Plant breeders around the world focus on improving crops that will thrive in future fields. To be successful, every breeding program must measure the growth, performance and composition of its crops. Doing so requires a large investment of technology and human capital, which can be out of reach for national programs in developing countries. Breeders are shifting to digital data collection, which requires the adaption of technologies to record and organize observations from the field. Breeders also need to analyze the biochemical composition of the plant to understand and improve various quality traits. The existing technology infrastructure is new, costly, not thoroughly validated and hard to maintain, which makes it inaccessible for many breeding programs.
Our phenomics team takes a three-prong strategy: enable digital collection throughout the breeding research program, develop software to analyze that data, and measure nutritional traits for human consumption. We are creating a suite of low-cost tools that are easy to adopt, use and maintain in order to streamline data collection and effectively measure candidate varieties. Additionally, we are developing open-source tools that can predict compound concentrations and determine the most nutritious varieties that target food security goals.
“By being able to more accurately and more efficiently measure candidate crop varieties, you can more effectively select the highest performing one. This has a big impact on crop improvement.”Jesse PolandPhenomics co-lead
Developing and testing an app interface for near infrared spectroscopy that can be used on multiple crops
A low-cost solution to train a model and predict plant quality traits with spectral scans
Fourier-Transform Infrared Spectroscopy
Creating universal models to measure low-concentration nutrients such as protein, beta carotene, amino acids and fatty acids
Research from our experts
- Developing the use of a low-cost NIR spectrometer to predict compositional phenotypes from grain and foliar tissues of sorghum, as well as on root crops.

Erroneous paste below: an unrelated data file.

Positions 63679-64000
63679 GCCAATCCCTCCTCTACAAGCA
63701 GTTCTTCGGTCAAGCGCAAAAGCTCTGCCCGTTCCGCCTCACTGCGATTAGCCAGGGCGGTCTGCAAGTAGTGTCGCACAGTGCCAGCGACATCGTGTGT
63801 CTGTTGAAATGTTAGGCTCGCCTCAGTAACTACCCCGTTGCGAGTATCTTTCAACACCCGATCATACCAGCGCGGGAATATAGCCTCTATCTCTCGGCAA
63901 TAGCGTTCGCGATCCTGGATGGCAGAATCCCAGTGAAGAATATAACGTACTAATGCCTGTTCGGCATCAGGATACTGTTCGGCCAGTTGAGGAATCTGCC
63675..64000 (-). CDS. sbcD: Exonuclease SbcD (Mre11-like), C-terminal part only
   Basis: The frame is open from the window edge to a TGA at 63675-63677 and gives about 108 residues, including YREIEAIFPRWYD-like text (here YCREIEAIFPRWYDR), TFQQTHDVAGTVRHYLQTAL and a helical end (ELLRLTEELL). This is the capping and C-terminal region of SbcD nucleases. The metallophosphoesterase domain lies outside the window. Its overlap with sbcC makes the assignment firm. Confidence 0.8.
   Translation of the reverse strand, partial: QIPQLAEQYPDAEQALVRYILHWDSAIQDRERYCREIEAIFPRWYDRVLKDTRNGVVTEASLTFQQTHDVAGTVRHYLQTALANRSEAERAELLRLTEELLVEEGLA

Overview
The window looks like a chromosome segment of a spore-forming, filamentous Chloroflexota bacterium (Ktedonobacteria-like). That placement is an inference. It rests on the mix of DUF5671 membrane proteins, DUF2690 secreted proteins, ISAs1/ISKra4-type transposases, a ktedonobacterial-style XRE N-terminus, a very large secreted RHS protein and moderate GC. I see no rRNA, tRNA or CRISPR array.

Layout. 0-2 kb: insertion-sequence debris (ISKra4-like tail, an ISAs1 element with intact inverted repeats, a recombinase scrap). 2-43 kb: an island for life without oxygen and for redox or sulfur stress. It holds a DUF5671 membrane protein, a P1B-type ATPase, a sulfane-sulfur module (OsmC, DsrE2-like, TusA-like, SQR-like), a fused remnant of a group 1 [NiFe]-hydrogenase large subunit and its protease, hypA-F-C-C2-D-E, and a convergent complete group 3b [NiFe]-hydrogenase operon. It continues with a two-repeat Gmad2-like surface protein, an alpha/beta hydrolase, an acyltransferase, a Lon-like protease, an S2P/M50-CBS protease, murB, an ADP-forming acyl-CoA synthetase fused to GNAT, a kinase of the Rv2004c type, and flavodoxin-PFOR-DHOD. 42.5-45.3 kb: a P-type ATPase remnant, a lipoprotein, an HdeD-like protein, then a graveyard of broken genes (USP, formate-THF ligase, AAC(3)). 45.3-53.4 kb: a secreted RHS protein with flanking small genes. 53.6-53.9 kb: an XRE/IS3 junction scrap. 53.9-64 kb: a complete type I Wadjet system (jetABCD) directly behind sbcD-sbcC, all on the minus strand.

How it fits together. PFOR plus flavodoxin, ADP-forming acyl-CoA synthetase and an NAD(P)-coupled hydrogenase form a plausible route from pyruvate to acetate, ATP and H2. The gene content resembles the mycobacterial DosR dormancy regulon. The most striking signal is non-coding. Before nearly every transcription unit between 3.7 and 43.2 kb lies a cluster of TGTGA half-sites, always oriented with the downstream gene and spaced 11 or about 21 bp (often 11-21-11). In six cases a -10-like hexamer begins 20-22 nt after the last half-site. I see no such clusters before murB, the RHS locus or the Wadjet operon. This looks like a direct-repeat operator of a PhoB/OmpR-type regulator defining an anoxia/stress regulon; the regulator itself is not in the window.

- Fourier-Transform Infrared Spectroscopy (FTIR) technology to predict accurate quantification of total fat, protein, and sulfur-containing amino acid is being adapted for a variety of crops at Centers of Innovation.
- A gas chromatography-mass spectrometry (GC-MS) to measure individual fatty acids and FTIR models will be used to measure individual essential fatty acids and total fats in the seed without any chemical treatments.
- Prospector, a mobile app for managing NIRS data, is in its final stages of testing.
- Integration of Waves tool suite into Breedbase
- Waves R package was used in an active cassava breeding program, allowing it to be validated for the analysis of spectral data collected from breeding trials
- Development of new and improved PhenoApps for mobile data collection (e.g. Field Book, Intercross, Prospector, Coordinate)
- Intercross, a mobile app to manage crossing in breeding programs, has been released on GooglePlay
Innovation Lab for Crop Improvement-funded research
- Making waves in Breedbase: An integrated spectral data storage and analysis pipeline for plant breeding programs (Gore and Hershberger)
- Making Waves in Breedbase: Free, Open‐Source R‐Package Makes Handheld Spectrometers Easier to Use (Gore and Hershberger)
- Low-cost, handheld near-infrared spectroscopy for root dry matter content prediction in cassava (Gore and Hershberger)
- Prospector: a mobile app for high-throughput NIRS phenotyping (Rife, Courtney, Hershberger, Gore, Poland)
Recent publications from our experts
- Genomic prediction enables rapid selection of high-performing genets in an intermediate wheatgrass breeding program (Poland)
- Elucidating the genetics of grain yield and stress-resilience in bread wheat using a large-scale genome-wide association mapping study with 55,568 lines (Poland)
- The roles and potential of lentil prebiotic carbohydrates in human and plant health (Thavarajah and Johnson)
- Genetic variation in the prebiotic carbohydrate and mineral composition of kale (Brassica oleracea var. acephala) adapted to an organic cropping system (Thavarajah and Johnson)